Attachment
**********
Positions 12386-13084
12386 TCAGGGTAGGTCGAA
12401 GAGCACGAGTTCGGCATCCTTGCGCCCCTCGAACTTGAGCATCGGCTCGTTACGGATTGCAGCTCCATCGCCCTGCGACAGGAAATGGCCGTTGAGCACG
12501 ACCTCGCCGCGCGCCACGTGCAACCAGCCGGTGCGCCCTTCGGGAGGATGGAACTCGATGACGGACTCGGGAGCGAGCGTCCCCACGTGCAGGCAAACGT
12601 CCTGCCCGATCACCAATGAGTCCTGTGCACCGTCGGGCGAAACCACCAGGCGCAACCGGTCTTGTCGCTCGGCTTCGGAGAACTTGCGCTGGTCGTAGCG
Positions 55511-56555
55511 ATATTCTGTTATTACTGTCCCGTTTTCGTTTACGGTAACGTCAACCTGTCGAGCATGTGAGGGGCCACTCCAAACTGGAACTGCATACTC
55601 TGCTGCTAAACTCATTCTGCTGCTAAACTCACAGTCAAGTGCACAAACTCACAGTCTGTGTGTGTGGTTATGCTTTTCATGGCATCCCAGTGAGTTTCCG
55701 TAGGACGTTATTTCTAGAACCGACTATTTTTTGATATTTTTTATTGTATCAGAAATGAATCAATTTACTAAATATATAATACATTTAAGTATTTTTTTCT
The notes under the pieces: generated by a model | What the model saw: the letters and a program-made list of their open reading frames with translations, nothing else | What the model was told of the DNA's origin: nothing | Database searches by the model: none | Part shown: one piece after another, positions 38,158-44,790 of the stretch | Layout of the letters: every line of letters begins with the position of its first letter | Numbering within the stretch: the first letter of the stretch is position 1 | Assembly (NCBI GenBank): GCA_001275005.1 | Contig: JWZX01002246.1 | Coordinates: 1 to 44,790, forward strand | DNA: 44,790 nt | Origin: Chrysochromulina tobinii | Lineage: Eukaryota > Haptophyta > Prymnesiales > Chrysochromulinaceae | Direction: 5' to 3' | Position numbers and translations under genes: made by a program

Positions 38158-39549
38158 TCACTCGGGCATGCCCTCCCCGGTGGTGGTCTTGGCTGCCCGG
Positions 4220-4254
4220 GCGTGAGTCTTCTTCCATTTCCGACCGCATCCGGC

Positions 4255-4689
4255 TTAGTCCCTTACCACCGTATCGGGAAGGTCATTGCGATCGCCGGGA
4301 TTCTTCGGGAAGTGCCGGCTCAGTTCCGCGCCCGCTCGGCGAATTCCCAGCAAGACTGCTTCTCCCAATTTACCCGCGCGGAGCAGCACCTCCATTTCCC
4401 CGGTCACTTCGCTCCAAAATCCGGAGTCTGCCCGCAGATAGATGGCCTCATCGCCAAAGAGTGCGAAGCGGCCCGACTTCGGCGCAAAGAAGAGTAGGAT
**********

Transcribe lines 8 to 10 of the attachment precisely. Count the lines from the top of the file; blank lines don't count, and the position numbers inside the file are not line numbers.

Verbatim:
55601 TGCTGCTAAACTCATTCTGCTGCTAAACTCACAGTCAAGTGCACAAACTCACAGTCTGTGTGTGTGGTTATGCTTTTCATGGCATCCCAGTGAGTTTCCG
55701 TAGGACGTTATTTCTAGAACCGACTATTTTTTGATATTTTTTATTGTATCAGAAATGAATCAATTTACTAAATATATAATACATTTAAGTATTTTTTTCT
The notes under the pieces: generated by a model | What the model saw: the letters and a program-made list of their open reading frames with translations, nothing else | What the model was told of the DNA's origin: nothing | Database searches by the model: none | Part shown: one piece after another, positions 38,158-44,790 of the stretch | Layout of the letters: every line of letters begins with the position of its first letter | Numbering within the stretch: the first letter of the stretch is position 1 | Assembly (NCBI GenBank): GCA_001275005.1 | Contig: JWZX01002246.1 | Coordinates: 1 to 44,790, forward strand | DNA: 44,790 nt | Origin: Chrysochromulina tobinii | Lineage: Eukaryota > Haptophyta > Prymnesiales > Chrysochromulinaceae | Direction: 5' to 3' | Position numbers and translations under genes: made by a program